I am Legend Novel Review: The Price of Survival


I Am Legend by Richard Matheson

I watched the Charlton Heston classic ‘Omega Man’ when I was nineteen. I fell asleep to Will Smith’s borefest ‘I am Legend’ a year later. Seven years after that 100 minute nap I finally got round to reading Richard Matheson’s horror novel I Am Legend, and I really wasn’t prepared to be as blown away by it as I was.

The novel follows Robert Neville, the apparent sole survivor of a worldwide pandemic in which humans have contracted vampiric-esque symptoms. Robert roams the city looking for provisions and answers during the day and locks himself in a specially adapted house away from the creatures during the night. He has become adept at survival but is struggling to process past tragedies and cope with the frustrations and loneliness that come with being the very last man on earth.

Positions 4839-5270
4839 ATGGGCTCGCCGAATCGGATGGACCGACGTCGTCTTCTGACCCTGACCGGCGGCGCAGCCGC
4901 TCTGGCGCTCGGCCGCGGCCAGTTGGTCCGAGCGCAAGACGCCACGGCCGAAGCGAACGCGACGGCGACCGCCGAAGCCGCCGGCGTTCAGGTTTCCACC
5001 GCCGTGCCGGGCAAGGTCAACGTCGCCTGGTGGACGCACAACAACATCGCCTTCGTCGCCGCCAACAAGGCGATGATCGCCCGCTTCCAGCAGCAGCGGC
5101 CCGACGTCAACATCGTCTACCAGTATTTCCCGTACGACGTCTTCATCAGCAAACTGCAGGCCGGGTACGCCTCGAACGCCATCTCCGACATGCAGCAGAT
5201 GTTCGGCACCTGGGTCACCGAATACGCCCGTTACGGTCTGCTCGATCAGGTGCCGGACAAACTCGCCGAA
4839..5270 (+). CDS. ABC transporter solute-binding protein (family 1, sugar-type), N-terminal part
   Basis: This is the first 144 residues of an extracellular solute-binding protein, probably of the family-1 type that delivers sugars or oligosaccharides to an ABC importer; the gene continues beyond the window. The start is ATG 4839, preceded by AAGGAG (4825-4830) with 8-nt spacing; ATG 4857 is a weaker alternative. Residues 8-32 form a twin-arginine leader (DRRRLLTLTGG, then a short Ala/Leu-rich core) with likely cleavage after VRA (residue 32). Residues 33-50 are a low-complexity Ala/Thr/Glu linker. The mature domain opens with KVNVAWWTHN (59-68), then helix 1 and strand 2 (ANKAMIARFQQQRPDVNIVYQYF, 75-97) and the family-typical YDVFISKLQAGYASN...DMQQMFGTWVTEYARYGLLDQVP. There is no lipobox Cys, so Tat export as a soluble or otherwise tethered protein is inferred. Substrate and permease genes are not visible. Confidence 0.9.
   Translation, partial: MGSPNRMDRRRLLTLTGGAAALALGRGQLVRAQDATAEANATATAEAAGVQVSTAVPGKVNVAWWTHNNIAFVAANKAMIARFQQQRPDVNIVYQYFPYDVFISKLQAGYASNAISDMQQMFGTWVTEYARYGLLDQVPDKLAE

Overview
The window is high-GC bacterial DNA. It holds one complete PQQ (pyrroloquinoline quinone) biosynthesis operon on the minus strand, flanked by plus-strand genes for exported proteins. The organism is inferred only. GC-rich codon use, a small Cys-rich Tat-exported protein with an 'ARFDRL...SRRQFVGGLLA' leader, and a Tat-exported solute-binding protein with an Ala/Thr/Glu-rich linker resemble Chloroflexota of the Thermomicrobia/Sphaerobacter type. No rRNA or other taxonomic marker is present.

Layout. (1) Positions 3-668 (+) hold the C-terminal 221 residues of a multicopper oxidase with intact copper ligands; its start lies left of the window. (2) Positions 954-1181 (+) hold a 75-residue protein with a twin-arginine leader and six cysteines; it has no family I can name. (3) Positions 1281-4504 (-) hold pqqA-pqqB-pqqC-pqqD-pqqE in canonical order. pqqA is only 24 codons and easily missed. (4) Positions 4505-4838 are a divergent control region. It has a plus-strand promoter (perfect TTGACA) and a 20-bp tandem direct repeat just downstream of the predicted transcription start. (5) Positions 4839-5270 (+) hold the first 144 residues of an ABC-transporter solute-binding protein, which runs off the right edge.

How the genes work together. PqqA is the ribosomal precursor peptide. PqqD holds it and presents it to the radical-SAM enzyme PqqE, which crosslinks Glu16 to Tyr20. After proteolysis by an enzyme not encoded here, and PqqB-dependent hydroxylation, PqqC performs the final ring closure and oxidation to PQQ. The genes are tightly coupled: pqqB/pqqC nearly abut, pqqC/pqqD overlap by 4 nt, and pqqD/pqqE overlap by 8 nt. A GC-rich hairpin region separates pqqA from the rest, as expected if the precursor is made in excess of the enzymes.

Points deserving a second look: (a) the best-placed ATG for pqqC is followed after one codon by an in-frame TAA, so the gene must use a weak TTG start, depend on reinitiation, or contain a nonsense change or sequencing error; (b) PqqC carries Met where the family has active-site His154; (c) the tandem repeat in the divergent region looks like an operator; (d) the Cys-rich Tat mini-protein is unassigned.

This novel is beautifully disturbing as we venture inside the head of a man whose mental stability is continually wavering. The physical challenge of survival is never a real difficulty for him; it’s the pain of solitude, lack of support and the unknowing that really affects him. I have never read a novel in which a character reacts so realistically to an apocalyptic scenario – or rather what I believe to be a realistic response to such a situation. His emotions are volatile and he has an inexplicable drive to survive – but what for? What has he got to live for now he’s alone? It’s a question that plagues him every waking second of every day.

Very rarely do you come across a sci fi novel so riveting and as clever as I Am Legend. It is an observation on depression, religion social acceptance and mortality just as much as it is about loneliness and survival. Matheson writes in a way that makes you feel every high and low of Robert’s journey and there are moments of almost unbearable sadness, desperation and grief (those who have read it will know what particular moment I mean).

Many writers and film makers have been inspired by this novel and it’s easy to see why. One could only dream of creating a novel so emotive and eloquent yet simultaneously thrilling. The plot will kick you in the teeth and leave you feeling distraught, but my god is it worth it.


Emily created Dystopic in July 2012 after requiring an outlet for her love of dystopian and apocalyptic fiction. Her debut novel 'These Unnatural Men' was published in 2018.


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